Market research, as we all know, is equal parts art and science. And yet, many big brands overlook the art part of the equation when entering a new market or launching a new product. They want all the bells and whistles of qualitative or quantitative research, the technology, and the methodologies they’re familiar with. They want to hit the ground running as soon as possible. The trouble with that approach is that it fails to take strategy (the art) into account. Market research strategies like those we’ll uncover in this article can make or break a brand or product launch – particularly when it comes to new markets.
Market Research Strategies Every Brand Should Embrace
Carter Group has been working in Japan for decades. In that time, we’ve come to understand that not only is the Japanese market very different from that of the USA or Europe, but conducting research also requires a different approach. Things we would take for granted in the States (such as using focus groups to determine consumer sentiment around a product) simply don’t work as well in the Japanese market. The same can be said for the Chinese market, the Australian market, or the South American markets, for example. And this leads us to our first point about how to add strategy to market research:
In a recent article, we discussed the ways that the Japanese market differs from the US or European markets, especially when it comes to things like skincare. The things we take for granted in the States just don’t work as well (or at all) in Japan.
For example, in a visualization exercise we conducted in Japan, we planned to ask respondents to picture a bar setting and then characterize different patrons in terms of brands they might associate them with. (Perhaps the guy sitting at the bar in a dark coat and drinking a glass of amber liquid is Glen Fiddich, for example.) This exercise turned out to be impossible in Japan, as Japan simply doesn’t have the same kinds of bars that we’d see in the USA or Europe. Our participants couldn’t picture themselves in that kind of setting. Once we realized this, we changed the setting, throwing out what we took for granted about a simple exercise and working with our team to find a more familiar setting. Instead, we asked people to imagine themselves in what’s called an izakaya – a typical eating and drinking spot in Japan.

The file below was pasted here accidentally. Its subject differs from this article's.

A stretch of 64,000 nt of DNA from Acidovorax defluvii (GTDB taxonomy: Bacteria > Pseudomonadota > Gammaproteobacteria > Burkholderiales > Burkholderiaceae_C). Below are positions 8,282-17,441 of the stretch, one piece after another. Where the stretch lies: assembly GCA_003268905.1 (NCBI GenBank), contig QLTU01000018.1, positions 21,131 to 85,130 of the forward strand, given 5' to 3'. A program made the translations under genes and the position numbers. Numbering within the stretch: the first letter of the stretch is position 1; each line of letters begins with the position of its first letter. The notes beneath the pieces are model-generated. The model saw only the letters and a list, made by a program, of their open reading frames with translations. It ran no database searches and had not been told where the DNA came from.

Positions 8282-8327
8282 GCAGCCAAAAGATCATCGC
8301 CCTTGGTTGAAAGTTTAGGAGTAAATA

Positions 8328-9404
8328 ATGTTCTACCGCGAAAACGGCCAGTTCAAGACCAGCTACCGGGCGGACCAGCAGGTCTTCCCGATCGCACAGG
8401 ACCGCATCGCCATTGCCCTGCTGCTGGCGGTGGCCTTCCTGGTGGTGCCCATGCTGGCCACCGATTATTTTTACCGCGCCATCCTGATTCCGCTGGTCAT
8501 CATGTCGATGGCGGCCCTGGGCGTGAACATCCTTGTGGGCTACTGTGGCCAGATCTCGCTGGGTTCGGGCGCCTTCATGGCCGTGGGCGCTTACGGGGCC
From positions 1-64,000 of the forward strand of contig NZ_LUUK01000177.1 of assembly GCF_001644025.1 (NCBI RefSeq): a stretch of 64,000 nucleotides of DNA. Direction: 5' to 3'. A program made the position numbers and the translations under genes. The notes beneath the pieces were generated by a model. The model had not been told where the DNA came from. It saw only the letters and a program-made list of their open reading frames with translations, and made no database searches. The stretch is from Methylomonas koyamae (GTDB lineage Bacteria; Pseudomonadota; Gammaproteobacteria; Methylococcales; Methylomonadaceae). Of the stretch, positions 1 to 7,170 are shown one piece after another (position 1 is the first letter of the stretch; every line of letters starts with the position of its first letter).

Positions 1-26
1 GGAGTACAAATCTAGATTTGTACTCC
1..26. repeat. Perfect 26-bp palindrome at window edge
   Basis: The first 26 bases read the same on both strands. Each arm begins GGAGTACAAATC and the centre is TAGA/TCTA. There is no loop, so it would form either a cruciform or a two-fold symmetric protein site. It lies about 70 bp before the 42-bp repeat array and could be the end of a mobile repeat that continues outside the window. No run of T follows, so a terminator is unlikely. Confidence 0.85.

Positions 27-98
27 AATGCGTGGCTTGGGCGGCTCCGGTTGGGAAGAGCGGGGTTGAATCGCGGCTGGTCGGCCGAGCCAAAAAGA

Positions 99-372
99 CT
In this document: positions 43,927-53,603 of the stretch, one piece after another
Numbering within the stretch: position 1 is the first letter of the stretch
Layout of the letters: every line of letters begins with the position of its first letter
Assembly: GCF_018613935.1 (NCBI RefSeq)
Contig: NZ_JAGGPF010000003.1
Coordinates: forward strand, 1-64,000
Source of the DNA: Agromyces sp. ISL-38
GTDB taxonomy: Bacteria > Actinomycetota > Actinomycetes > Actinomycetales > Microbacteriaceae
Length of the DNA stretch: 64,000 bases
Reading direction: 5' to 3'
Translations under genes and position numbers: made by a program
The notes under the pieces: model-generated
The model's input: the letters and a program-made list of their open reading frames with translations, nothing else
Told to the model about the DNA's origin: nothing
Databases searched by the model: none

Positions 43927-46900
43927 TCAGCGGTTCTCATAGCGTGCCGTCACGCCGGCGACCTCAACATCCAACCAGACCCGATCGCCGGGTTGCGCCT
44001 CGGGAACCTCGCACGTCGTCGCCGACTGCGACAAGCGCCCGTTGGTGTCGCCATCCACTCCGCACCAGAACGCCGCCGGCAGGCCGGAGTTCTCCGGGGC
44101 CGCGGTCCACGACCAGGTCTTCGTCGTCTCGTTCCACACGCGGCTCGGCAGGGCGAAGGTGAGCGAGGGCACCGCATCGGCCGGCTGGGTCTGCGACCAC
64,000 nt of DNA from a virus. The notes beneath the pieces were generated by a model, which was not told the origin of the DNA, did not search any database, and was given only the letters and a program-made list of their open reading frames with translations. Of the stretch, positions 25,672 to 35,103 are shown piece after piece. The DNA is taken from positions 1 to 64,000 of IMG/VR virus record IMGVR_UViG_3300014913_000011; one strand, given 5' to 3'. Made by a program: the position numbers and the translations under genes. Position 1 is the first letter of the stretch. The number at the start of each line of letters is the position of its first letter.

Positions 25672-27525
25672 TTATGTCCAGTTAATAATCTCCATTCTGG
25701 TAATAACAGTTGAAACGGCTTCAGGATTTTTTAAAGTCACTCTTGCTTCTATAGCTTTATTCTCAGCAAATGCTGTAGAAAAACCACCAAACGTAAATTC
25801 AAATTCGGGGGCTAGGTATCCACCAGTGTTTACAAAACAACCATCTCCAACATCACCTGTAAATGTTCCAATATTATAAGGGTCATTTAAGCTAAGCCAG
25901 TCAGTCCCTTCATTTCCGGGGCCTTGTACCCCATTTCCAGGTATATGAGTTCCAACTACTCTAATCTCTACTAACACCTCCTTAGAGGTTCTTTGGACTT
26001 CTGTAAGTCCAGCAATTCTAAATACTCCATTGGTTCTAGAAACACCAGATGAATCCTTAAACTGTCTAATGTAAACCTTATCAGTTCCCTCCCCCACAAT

This is just one example of how something we take for granted in our home countries doesn’t make sense in a foreign market. Although the conceptual idea may work, we had to think about the setting to get the desired results carefully.
Use local expertise
We recommend when conducting research, using local partner expertise to ensure you’re really understanding the market. You can’t take for granted that what works in your home country, or the country you’re used to operating in, will work in Japan, China, Vietnam, Australia, or Argentina. In fact, it might even be difficult to pinpoint exactly why some things don’t translate into that particular market.
Japan, for example, is what we call a ‘high-context culture,’ where a lot of communication is non-verbal. That means a lot of what is communicated is in what people don’t say rather than what they do. For some outsiders, that can be hard to interpret. As someone who’s lived in Japan for over 20 years, even I find it hard to interpret. The way to overcome this is to have strong relationships with people who are local and native – those who can help you to interpret what you’re seeing. Because although you might be seeing the same thing as your Japanese counterpart, the two of you may arrive at very different conclusions.